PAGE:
Games and simulations are employed on the basis that learners learn best by doing.
“Tell me and I’ll forget. Show me and I’ll remember. Involve me and I’ll understand.” (Confucius)
“People remember 10% of what they read, 20% of what they hear, 30% of what they see, 50% of what they hear and see, 70% of what they say and write, and 90% of what they say and perform at a task.” (Edgar Dale’s “Cone of Experience”)
Simulations are computer models of reality that allow learners to experiment safely with scenarios that would be too costly or dangerous to create in real life. Games include a competitive element to further encourage learner participation.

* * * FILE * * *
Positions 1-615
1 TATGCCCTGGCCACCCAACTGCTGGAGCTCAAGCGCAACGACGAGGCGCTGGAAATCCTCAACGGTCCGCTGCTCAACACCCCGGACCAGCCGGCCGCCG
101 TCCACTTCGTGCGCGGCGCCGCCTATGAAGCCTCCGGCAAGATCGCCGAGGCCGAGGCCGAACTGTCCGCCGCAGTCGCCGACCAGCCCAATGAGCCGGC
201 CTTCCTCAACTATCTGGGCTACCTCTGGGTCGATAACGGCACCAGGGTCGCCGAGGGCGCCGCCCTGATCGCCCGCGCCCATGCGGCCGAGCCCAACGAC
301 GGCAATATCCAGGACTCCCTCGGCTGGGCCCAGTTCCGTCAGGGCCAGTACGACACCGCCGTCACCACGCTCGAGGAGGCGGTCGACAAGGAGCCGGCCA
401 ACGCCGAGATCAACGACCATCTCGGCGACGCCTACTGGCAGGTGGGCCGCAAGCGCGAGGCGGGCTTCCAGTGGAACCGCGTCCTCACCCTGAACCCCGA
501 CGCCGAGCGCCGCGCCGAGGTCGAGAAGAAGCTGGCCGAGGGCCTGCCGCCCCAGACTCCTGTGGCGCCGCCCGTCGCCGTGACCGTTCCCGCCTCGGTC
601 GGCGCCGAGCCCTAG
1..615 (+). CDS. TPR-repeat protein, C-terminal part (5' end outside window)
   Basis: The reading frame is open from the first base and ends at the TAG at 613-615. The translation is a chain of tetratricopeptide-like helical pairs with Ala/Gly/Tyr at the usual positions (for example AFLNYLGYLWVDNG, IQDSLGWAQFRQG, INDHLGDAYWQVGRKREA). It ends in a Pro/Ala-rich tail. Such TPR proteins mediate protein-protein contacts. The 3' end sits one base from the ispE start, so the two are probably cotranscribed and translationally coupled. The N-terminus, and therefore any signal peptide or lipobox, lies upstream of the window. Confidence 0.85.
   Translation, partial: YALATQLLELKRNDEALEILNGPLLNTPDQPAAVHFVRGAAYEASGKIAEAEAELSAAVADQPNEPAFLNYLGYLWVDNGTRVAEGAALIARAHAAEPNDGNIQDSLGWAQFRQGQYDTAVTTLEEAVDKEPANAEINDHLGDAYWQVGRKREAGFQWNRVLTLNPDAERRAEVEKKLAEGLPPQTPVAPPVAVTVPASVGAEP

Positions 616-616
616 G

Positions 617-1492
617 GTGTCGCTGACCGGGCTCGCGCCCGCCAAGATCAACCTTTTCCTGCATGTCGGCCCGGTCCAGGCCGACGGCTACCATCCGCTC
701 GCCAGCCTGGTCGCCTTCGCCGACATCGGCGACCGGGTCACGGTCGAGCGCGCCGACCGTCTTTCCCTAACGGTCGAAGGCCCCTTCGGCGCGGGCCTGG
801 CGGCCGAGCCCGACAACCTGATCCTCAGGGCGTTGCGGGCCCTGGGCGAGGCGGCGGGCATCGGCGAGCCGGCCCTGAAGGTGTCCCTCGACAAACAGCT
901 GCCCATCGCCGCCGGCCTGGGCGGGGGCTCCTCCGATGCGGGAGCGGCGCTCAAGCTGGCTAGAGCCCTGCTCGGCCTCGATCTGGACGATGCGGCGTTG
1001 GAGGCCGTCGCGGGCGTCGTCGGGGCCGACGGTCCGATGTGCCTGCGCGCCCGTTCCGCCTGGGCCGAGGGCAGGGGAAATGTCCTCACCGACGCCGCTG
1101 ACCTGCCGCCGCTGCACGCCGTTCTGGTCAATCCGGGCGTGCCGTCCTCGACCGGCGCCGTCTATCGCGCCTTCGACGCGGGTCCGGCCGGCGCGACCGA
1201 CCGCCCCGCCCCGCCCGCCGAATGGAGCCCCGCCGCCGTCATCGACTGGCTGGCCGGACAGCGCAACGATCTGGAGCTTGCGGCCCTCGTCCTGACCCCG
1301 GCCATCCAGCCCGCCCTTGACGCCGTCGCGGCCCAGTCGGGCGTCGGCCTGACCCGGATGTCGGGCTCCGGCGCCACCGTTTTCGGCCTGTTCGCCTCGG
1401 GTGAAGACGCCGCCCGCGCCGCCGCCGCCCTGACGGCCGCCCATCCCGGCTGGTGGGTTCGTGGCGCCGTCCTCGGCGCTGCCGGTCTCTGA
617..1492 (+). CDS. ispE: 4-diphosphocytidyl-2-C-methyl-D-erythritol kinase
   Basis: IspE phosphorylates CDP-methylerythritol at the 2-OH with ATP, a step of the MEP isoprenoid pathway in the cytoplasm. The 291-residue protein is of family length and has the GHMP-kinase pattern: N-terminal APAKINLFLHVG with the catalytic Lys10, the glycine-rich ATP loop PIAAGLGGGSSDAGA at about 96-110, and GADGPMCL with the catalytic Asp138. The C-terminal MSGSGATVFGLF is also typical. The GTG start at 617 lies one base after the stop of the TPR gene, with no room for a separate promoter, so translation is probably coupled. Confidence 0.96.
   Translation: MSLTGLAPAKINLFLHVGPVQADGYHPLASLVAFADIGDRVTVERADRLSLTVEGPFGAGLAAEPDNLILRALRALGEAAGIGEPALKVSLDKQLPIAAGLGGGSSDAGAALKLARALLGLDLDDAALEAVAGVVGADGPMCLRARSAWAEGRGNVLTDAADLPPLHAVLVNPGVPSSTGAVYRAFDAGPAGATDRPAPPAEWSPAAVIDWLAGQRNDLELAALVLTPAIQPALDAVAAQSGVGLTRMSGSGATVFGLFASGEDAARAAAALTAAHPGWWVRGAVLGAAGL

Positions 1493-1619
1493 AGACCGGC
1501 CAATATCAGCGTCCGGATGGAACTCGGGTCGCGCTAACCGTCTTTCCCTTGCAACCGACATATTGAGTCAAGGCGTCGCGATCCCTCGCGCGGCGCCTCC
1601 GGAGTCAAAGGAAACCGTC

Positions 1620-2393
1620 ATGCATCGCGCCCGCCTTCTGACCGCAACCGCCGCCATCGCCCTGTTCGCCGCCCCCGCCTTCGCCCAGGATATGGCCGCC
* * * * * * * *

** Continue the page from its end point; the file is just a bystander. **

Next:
Simulations can range from a simple spreadsheet in which learners change certain values and observe the effects in others, right through to fully-immersive three-dimensional virtual reality experiences.
Many useful simulations fall somewhere in-between. Two common technologies used for creating simulations and games are Macromedia Flash and Java applets.
To be effective simulations must be rich enough to fully model the behaviour(s) they are intended to teach. Furthermore they need to be accompanied by sufficient explanation for learners to use them in a useful way rather than treating them as mere games.
By way of example an excellent collection of educational Java applets (on optical microscopy) may be found at Molecular Expressions.